Do you need the course to be accredited?
Will a well-known badge of accreditation (NEBOSH, IOSH, IEMA, RSPH) make a difference to the learning? Naturally, this will be determined by your needs so you may already know the answer for the well- established NEBOSH courses for example. However, this accreditation question does become more relevant for the shorter i.e. 1-4 days courses. There are pros and cons of choosing an accredited course: well-recognised trade body, which means a quality and internationally recognised award but this will come at an additional cost for certification.
It’s certainly worth sounding out your course provider on the options to help you make the right decision. For example, if your Managers need to understand how to deal safely with a set of hazards and their associated responsibilities unique to your company, a 2-day non-accredited Safety for Managers course carefully tailored could be a better and more cost-effective solution.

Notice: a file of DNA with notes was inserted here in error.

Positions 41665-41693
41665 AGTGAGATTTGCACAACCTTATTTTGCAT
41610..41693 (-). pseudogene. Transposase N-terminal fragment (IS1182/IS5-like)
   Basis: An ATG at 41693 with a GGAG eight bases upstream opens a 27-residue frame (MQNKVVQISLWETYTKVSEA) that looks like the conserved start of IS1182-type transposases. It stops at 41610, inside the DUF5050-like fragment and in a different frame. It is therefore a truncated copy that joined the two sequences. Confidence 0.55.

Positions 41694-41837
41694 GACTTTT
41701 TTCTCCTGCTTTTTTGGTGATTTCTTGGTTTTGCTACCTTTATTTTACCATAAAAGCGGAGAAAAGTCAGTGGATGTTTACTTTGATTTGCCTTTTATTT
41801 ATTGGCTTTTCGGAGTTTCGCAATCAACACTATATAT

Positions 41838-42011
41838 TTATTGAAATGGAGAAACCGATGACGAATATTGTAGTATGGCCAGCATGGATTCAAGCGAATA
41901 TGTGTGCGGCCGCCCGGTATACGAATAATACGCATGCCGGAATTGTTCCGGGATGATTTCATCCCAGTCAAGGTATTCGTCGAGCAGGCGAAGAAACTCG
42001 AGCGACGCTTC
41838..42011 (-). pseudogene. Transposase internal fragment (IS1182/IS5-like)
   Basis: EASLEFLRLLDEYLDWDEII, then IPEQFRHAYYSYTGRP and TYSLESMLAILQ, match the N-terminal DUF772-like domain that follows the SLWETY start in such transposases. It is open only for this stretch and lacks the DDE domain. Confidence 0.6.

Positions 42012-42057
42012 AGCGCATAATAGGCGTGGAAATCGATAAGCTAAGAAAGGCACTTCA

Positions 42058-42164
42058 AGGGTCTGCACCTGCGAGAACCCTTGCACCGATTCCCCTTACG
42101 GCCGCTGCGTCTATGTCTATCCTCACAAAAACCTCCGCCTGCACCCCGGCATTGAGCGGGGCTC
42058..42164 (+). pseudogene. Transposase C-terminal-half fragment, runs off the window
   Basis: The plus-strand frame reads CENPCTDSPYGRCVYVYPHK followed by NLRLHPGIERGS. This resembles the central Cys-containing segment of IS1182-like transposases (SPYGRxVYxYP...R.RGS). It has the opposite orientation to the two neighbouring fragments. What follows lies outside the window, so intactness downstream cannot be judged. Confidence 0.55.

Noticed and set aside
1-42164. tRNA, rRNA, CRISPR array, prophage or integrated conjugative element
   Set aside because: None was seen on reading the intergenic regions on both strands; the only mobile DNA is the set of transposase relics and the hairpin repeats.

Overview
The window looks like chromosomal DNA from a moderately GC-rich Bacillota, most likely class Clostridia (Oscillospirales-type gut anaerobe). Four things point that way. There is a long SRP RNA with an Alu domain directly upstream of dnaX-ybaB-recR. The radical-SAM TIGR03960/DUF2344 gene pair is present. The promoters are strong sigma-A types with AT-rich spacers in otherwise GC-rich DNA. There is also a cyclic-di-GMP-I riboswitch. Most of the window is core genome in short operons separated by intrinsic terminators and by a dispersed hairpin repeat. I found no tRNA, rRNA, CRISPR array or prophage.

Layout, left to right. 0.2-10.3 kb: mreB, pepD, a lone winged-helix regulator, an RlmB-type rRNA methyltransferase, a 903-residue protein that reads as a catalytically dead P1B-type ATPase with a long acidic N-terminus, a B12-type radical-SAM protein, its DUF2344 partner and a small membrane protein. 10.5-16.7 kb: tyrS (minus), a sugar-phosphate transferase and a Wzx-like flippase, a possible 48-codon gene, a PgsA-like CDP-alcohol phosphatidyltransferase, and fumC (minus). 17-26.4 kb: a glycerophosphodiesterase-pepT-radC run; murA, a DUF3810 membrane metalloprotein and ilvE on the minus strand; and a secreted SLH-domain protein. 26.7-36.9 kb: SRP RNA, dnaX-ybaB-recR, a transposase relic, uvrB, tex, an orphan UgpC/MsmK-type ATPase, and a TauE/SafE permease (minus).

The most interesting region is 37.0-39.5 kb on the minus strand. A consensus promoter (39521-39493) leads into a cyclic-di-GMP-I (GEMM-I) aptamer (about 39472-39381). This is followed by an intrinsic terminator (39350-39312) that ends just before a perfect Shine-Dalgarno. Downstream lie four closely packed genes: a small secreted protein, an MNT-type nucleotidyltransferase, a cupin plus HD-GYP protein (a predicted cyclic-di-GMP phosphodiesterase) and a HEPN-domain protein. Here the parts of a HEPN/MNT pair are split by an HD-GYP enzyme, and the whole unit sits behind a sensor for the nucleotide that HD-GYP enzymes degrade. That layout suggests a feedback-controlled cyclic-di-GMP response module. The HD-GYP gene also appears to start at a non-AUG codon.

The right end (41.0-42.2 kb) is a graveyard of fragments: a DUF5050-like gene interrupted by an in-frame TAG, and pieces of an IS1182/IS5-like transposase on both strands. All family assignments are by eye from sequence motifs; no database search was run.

What method of learning is best for your staff?
Sometimes you don’t get a choice for example if you have a large number of employees at different locations, shift patterns, or need to do training at a given time in their job i.e. new to the role, online learning is the only option.
If you know your staff need the trainer present to help them understand new and use concepts in their jobs, discuss issues with staff and guide them in typical scenarios, classroom training is more preferable.
Research potential new providers
When choosing a new provider for specific training for your staff you will probably do some research:
- ask people you trust for recommendations
- look online at different websites to try and get a feel for the company
Once you have a good idea of the course content, your expectations from the training, the method, what about the training provider? If you’re actively considering a new training supplier, it’s worth checking out their credentials: use your contacts who’ve recommended a provider and also look on their website for:
- Recognised marks/awards of quality i.e. ISO quality, Investors in People means they develop their staff etc.
- Information on the company’s background and experience